Twenty years on, The Mise­d­u­ca­tion of Lau­ryn Hill re­mains the sound­track of this writer’s life.

ELLE (Canada) - - Storyboard - ByKay­laA.Greaves

The ev­er­last­ing le­gacy of TheMise­d­u­ca­tionofLau­rynHill.

GROW­ING UP in a small city out­side of Toronto, I al­ways felt like the “other.” I was the only black kid in my neigh­bour­hood, and many of my peers (some well in­ten­tioned, oth­ers just mean) would ask me things like “How do you even deal with your hair? Why don’t you put in a weave, girl?” or “There’s no way you’re Ja­maican and have never smoked weed.” The con­stant taunt­ing made the school hall­ways and class­rooms un­bear­able. And, at the time, I never fought back for fear of be­ing la­belled as the stereo­typ­i­cal “an­gry black woman.” I just wanted to be ac­cepted.

Dur­ing those years, The Mise­d­u­ca­tion of Lau­ryn Hill was on heavy re­peat on my blue-and-sil­ver Dis­c­man. Mise­d­u­ca­tion fused to­gether the sounds of hip hop and R&B as Hill took us on a 77-minute jour­ney of love, anger, heart­break, re­la­tion­ships, moth­er­hood, for­give­ness and spir­i­tu­al­ity. When I lis­tened to her spit lyrics like “Never un­der­es­ti­mate those who you scar / Cause karma, karma, karma comes back to you hard!” (in “Lost Ones”) or “What is meant to be, will be / Af­ter win­ter, must come spring / Change, it comes even­tu­ally” (in “Every­thing Is Every­thing”), my help­less­ness and anger felt ac­knowl­edged. These songs helped me re­al­ize that the iso­la­tion I was ex­pe­ri­enc­ing was only tem­po­rary and that I should feel em­pow­ered by all my emo­tions, whether sad­ness, hap­pi­ness or rage.

I wasn’t the only one who con­nected to the al­bum. When it was re­leased 20 years ago this sum­mer, Mise­d­u­ca­tion de­buted at num­ber one on the Bill­board charts and also broke the record for first-week sales by a fe­male artist, with nearly 423,000 copies fly­ing off the shelves and into our CD play­ers in the first seven days. Mise­d­u­ca­tion took home five Gram­mys in 1999 and was the first hip-hop al­bum ever to win Al­bum of the Year.

This would be a ma­jor coup for any artist—black or white—but for a 23-year-old woman who had left a suc­cess­ful ca­reer in rap group the Fugees to pro­duce a solo al­bum in an in­dus­try rife with misog­yny, it was prac­ti­cally un­think­able. Hill ob­vi­ously had tal­ent. She wrote mu­sic and sang and rapped long be­fore Drake—who re­cently sam­pled her on “Nice for What”—made it de rigueur.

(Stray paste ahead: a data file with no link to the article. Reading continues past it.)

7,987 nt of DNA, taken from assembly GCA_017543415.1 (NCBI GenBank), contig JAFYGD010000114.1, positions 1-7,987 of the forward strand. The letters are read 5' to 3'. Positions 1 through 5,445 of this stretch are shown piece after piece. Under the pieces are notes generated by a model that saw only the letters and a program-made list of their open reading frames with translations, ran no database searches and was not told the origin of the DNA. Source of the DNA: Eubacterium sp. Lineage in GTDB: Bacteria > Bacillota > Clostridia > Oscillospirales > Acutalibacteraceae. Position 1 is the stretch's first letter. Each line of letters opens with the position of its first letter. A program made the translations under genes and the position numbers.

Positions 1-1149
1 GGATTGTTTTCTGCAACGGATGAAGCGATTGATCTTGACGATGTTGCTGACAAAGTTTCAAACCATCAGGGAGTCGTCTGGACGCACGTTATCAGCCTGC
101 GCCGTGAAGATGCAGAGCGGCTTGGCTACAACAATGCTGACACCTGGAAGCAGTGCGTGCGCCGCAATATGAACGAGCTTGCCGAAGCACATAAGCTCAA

It wasn’t just the mu­sic that lent to Hill’s suc­cess, though—it was what she rep­re­sented. Hill was a woman who didn’t play by the rules; she made her own. The al­bum came out in 1998, the era of the auto-tuned, crop-top-wear­ing pop star. But she re­fused to bow to in­dus­try or cul­tural pres­sure to over­sex­u­al­ize her­self. To this day, she still rocks her nat­u­ral hair and her own unique style. She was also qui­etly “woke” be­fore it was a thing an artist should be—singing about fem­i­nism, abor­tion and su­per­fi­cial be­hav­iour.

Above all, Hill showed us that there is strength in vul­ner­a­bil­ity and beauty in in­no­cence. I of­ten think of the in­ter­ludes be­tween songs on Mise­d­u­ca­tion, which fea­ture school­child­ren talk­ing about love. They were enough to give even the most cyn­i­cal of lis­ten­ers, in­clud­ing me, hope. Through­out my worst breakup, “Ex-Fac­tor” was the track that kept me go­ing—it de­scribed my tumultuous re­la­tion­ship and first real heart­break from start to fin­ish. When I was open to dat­ing again, “Doo Wop (That Thing)” got me through. While I’m now in a good re­la­tion­ship, I still re­mind my sin­gle friends that “re­spect is just a min­i­mum.”

This sum­mer, Hill will em­bark on a tour cel­e­brat­ing the an­niver­sary of this solo mas­ter­piece. In the past two decades, she has faced per­sonal, le­gal and fi­nan­cial is­sues and been in and out of the spotlight. But she’s still that same woman who re­mains un­apolo­get­i­cally true to her­self and her craft. Hill is a com­pli­cated woman, but then life is com­pli­cated. And when­ever I need to be re­minded of that, I press play on Mise­d­u­ca­tion— this time, no Dis­c­man or CD player re­quired.

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